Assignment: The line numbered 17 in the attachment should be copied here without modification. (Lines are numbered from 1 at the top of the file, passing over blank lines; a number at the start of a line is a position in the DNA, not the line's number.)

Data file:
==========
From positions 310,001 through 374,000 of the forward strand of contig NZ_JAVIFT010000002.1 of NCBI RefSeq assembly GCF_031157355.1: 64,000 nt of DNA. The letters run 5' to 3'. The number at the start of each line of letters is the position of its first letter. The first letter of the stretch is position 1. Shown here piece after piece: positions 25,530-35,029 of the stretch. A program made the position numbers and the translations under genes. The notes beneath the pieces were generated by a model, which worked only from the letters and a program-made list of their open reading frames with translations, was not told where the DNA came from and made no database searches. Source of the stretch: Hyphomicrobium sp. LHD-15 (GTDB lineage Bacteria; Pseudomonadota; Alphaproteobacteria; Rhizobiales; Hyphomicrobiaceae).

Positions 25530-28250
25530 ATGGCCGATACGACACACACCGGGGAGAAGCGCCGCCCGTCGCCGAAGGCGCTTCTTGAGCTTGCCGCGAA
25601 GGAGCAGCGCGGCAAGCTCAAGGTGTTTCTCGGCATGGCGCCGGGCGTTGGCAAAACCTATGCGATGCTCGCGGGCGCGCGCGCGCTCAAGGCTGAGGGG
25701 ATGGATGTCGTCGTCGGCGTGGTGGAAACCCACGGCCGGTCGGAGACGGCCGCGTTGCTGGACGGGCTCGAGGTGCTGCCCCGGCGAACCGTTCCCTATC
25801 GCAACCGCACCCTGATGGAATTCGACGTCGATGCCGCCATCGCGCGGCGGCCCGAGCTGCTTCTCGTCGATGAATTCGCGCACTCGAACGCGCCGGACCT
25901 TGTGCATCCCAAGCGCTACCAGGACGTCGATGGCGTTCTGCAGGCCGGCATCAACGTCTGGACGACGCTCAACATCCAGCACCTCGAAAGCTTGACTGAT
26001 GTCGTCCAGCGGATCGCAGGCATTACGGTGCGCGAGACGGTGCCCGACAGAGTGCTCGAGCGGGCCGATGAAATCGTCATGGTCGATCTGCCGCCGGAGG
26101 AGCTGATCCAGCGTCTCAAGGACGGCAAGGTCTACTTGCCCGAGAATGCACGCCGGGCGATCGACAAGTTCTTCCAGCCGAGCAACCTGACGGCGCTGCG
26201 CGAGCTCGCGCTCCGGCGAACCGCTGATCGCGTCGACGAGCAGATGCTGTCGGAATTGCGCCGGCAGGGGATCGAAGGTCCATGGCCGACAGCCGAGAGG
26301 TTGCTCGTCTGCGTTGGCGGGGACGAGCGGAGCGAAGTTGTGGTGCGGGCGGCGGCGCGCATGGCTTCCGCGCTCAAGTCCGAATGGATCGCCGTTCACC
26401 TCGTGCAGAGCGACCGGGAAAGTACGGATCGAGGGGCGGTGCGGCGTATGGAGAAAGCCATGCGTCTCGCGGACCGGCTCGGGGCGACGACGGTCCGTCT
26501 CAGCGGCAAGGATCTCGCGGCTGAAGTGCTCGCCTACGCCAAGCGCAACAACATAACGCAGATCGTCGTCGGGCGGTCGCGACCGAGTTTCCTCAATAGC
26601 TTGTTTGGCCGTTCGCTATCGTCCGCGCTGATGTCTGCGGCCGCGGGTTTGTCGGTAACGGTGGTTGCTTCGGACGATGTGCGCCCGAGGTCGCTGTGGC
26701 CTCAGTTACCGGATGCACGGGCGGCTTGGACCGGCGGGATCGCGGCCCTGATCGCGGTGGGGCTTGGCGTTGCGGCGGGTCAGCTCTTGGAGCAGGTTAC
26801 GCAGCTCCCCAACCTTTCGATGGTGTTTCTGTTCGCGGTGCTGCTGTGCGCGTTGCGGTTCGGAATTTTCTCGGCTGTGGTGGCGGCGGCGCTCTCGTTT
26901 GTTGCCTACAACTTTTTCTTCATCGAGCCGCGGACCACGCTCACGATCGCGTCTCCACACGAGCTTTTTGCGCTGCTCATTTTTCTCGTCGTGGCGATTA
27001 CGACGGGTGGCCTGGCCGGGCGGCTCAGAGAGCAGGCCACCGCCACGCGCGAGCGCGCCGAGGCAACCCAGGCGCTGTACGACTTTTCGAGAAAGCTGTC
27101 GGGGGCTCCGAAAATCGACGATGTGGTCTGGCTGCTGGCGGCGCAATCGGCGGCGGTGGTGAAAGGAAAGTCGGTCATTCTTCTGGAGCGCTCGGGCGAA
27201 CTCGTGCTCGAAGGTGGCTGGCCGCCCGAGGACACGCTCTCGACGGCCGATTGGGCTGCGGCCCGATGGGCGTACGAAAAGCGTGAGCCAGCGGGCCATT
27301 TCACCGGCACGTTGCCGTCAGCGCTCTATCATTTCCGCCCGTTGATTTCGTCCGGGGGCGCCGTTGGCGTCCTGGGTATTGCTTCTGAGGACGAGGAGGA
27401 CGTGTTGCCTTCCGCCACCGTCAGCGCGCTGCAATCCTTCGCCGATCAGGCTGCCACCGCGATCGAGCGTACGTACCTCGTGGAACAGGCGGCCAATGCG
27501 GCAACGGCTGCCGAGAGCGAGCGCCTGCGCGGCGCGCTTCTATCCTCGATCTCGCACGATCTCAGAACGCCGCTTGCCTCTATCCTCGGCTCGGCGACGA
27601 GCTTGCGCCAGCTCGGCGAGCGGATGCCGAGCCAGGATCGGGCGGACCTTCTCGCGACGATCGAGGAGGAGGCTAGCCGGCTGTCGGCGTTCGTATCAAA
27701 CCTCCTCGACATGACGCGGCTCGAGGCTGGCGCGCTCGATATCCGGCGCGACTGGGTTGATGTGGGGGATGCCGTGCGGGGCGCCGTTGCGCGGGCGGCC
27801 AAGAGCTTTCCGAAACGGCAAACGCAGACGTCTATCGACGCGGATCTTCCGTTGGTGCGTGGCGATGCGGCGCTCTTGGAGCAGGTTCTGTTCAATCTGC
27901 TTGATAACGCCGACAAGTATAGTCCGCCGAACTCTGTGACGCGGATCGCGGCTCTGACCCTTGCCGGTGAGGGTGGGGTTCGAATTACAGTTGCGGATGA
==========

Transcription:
26901 GTTGCCTACAACTTTTTCTTCATCGAGCCGCGGACCACGCTCACGATCGCGTCTCCACACGAGCTTTTTGCGCTGCTCATTTTTCTCGTCGTGGCGATTA